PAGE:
How many times have you heard the well worn cliche about selling your home, location, location, location. Well a business has its mantra too…it’s, preparation, preparation, preparation. Now, it’s not that location isn’t important to a business, but the planning and preparation are far more essential to the successful sale of a business. Waiting till the last moment before even beginning to think about preparing to sell your business is not only shortsighted, but possibly fatal to your financial health.
The more effort you spend preparing your company and its management for the sale of the business, the more attractive your business becomes to a prospective buyer. Start thinking about the process at least two to three years before the transition event. With a proper amount of lead time you can pace yourself, allow enough time to consider all factors that have to be addressed and develop a solid exit plan to cover all contingencies…it will reap all the desired benefits.
However, selling your business is no stroll in the park, it is going to change your life and the lives of all those around you. You’ll need the right motivation and mindset for selling your business…furthermore, your business is part of you and all that implies. Selling a business is a frustrating and often nerve wracking experience and above all it’s an emotional experience like no other. Nevertheless, once all the smoke clears and you’ve closed the sale, it’s not what you sell your business for that counts, it’s how much you keep. If you receive a just and fair sale price, are able to minimize personal and capital gains taxes you hopefully should be able to finance your retirement for years to come.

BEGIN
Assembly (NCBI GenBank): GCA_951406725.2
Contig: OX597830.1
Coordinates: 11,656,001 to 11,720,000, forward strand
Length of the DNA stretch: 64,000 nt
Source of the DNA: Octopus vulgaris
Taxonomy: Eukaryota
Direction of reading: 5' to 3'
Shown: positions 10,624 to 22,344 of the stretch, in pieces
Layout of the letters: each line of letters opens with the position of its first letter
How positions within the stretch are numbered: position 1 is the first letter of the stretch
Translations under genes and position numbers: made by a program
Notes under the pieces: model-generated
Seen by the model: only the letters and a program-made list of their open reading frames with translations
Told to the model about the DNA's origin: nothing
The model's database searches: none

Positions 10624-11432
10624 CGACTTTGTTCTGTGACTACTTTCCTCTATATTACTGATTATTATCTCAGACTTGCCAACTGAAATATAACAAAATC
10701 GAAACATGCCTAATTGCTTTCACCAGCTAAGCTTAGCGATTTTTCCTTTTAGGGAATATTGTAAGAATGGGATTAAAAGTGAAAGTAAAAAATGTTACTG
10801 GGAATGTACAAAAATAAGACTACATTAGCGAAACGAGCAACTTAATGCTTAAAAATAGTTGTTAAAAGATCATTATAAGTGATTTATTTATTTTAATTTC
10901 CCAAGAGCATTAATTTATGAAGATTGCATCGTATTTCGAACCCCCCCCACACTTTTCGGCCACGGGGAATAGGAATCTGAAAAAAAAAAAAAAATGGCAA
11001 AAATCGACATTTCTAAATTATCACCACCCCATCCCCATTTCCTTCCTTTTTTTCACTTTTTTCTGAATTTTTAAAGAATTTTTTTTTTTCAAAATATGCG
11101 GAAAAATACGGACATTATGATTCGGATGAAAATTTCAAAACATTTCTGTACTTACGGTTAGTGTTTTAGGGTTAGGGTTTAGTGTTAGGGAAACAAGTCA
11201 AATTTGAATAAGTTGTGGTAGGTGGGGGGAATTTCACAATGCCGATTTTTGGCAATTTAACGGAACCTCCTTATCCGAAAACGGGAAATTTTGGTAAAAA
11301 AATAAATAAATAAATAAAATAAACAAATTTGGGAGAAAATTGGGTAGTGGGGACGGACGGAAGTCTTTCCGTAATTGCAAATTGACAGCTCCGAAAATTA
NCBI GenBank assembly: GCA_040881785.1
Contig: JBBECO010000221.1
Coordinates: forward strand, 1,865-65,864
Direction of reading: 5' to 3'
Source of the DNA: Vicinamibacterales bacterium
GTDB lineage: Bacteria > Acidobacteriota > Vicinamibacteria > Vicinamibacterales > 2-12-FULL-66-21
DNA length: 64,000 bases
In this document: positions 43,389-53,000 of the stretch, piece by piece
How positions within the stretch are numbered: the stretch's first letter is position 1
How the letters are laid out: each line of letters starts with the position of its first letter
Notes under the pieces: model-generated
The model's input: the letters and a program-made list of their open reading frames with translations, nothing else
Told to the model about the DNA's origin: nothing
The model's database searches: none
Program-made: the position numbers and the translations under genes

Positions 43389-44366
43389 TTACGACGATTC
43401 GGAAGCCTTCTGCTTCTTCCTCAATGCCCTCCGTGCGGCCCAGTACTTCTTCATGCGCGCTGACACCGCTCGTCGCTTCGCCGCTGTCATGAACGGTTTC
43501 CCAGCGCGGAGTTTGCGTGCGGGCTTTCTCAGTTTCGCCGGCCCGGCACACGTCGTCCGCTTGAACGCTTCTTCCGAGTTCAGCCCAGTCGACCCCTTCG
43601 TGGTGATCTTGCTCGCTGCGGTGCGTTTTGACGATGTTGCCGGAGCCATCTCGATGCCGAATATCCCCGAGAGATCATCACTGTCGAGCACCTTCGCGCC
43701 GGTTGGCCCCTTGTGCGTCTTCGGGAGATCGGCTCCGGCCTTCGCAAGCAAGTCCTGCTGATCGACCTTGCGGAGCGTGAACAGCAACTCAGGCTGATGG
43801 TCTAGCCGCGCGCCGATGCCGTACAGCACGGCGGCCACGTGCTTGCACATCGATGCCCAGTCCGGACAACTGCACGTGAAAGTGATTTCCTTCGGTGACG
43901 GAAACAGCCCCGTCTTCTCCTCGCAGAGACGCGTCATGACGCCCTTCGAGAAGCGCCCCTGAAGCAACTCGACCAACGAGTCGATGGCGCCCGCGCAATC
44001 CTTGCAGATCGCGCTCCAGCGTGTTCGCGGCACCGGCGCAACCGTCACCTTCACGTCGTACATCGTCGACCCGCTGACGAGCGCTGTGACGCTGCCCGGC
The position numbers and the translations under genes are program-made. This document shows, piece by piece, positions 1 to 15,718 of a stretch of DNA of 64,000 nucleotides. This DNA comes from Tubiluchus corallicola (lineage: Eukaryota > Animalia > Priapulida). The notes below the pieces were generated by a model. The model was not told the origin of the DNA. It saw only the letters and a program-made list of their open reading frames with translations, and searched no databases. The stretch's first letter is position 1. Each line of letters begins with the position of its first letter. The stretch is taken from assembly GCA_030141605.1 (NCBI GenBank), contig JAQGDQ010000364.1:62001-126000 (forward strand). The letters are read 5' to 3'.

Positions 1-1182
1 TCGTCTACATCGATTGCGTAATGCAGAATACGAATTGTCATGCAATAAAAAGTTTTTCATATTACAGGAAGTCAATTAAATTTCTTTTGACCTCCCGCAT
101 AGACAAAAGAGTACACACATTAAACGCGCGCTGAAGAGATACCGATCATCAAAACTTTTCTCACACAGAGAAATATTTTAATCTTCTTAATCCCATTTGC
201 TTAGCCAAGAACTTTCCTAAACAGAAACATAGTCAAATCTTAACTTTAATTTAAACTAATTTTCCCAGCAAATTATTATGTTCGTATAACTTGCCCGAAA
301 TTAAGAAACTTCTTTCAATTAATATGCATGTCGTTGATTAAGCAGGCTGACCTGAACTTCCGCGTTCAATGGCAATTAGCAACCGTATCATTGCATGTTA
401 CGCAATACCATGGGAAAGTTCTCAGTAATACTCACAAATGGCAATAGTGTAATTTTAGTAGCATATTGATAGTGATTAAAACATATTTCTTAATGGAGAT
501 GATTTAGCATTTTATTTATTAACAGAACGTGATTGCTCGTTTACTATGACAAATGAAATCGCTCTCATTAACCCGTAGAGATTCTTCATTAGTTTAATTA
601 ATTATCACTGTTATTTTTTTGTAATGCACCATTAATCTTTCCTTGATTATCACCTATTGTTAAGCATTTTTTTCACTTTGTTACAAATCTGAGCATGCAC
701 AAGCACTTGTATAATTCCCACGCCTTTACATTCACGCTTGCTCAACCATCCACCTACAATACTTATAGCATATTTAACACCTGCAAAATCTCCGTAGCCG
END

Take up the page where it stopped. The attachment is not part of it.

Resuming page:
However, no buyer will acquire your your business if it is not attractive. Just because your business is making profits, doesn’t mean that it is attractive to a prospective buyer. There are numerous factors to consider which should be viewed from a buyers perspective, such as:
- What is your profit margin compared to industry margins?
- Do you have patents, trade secrets and /or competitive advantages?
- What is your customer retention rate?
- Do you have repeat business and/or long term contracts?
- Do you have a skilled and loyal workforce?
- Do you have exclusive distributor contracts?
- What are your growth plans and/or is your business scalable?
These are just a small number of salient attributes that contribute towards collective attractiveness. By executing a formalized exit (transition) plan you will be able to streamline the business and manage it with the endgame in mind…the sale of your business and maximizing your equity.